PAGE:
In 1965 Spanish journalists, scientists, and media figures began receiving letters that claimed to be from alien visitors to Earth. These visitors came from the planet Ummo and were studying Earth culture. The Ummites said they had researchers in many countries and, in fact, many of the letters were mailed from outside of Spain. Ummites readilly answered questions about themselves and their technology, even diagramming the workings of an Umman space ship — a flying saucer! Further, in 1967, the Ummites announced that they would be landing a ship near Madrid and that spectators were welcome to watch. Many people came to witness the event. Several people took pictures of the ship and the prints left by its landing gear. On the bottom of the ship the Ummo symbol (curiously like that for Uranus) could be seen. Earth had visitors from fourteen light years away!
Ummo had become interested in Earth after picking up a morse code signal from a Norwegian ship experimenting with high frequency communication in the 1930s. After some debate among themselves over the desirability of contacting Earth, they finally sent a probe that landed in France in 1950. Since that time, Ummites had communicated with many Earthlings, though their communications were hedged with rules about publishing them. Those who broke the rules received no further letters.
There were many skeptics in the media and, outside of Spain, the Ummo phenomenon was pretty much ignored. A few who examined the Ummo documents proclaimed them to be scientific claptrap and a ufologist who attended the Madrid landing said that it was a fake. No one really read the Ummo documents in the correct spirit, however. For instance: the first Terran artifacts retrieved and studied by the Ummites were sheets of paper inscribed with ink and smeared with fecal matter — a copy of le Figaro used as toilet paper by a Basque peasant! No one laughed. Nor did people pay much attention to the words, “Do not believe me”, that were part of every Umman letter.
One person who may have chuckled a bit was Madrid psychologist Jordan Peña. It was Peña who dreamed up the Ummo hoax in order to test his theories about belief systems and paranoia:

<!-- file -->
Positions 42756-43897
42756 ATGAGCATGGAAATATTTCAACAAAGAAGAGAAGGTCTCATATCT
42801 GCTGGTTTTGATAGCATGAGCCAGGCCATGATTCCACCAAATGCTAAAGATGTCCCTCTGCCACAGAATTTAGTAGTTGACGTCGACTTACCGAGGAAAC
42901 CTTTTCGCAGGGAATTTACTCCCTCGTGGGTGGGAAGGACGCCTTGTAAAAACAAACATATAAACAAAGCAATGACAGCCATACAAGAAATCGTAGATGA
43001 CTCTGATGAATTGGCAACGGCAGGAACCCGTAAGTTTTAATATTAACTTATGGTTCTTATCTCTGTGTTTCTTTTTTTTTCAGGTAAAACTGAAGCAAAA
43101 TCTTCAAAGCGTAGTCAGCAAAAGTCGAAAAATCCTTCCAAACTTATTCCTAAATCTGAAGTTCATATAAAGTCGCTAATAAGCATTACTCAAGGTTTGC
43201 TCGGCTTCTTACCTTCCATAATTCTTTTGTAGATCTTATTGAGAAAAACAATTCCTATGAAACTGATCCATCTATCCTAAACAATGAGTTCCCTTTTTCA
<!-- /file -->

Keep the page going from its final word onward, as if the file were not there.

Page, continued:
There is nothing wrong with paranoia as long as it’s pursued with vigor and a sense of humor. The problem with most people is that they are not paranoid enough: they are naive enough to believe they are on their own side. Be paranoid about your paranoia…
He enlisted others — mainly artists and political dissidents — who used the hoax as a platform for their own ideas. Franco was still in power and it was dangerous to openly espouse anti-capitalist, anti-militarist views, unless you lived on a far away planet beyond the police powers of the Spanish state. A police agent, suspecting that they were spies for a foreign power, did infiltrate the Ummo group. In time, he became a docile adherent of the organization. There were no further problems with the government.
The Ummo story percolated for a few years, finally losing most of its steam after Franco died. But the Ummite message was spread by some who continued to believe and, in South America, it came to the attention of Juana Pordiavel and her husband, Carlos Opanova. Juana, a Peruvian, was fresh out of a mental hospital when she met Opanova, leader of a cult called The Deer of the Sixth Christ. He had his own mental problems but the couple married and managed to get along until 1963, when they moved the cult to Bolivia. They squatted in an abandoned bulding in Oruro that was tagged New Heavenly Jerusalem. Juana was taken back into custodial care, then released. Meanwhile, the authorities had become suspicious of the Deer and concerned about reports that children had disappeared around New Heavenly Jerusalem. In 1967, the group was forced out of their squat and scattered around Bolivia.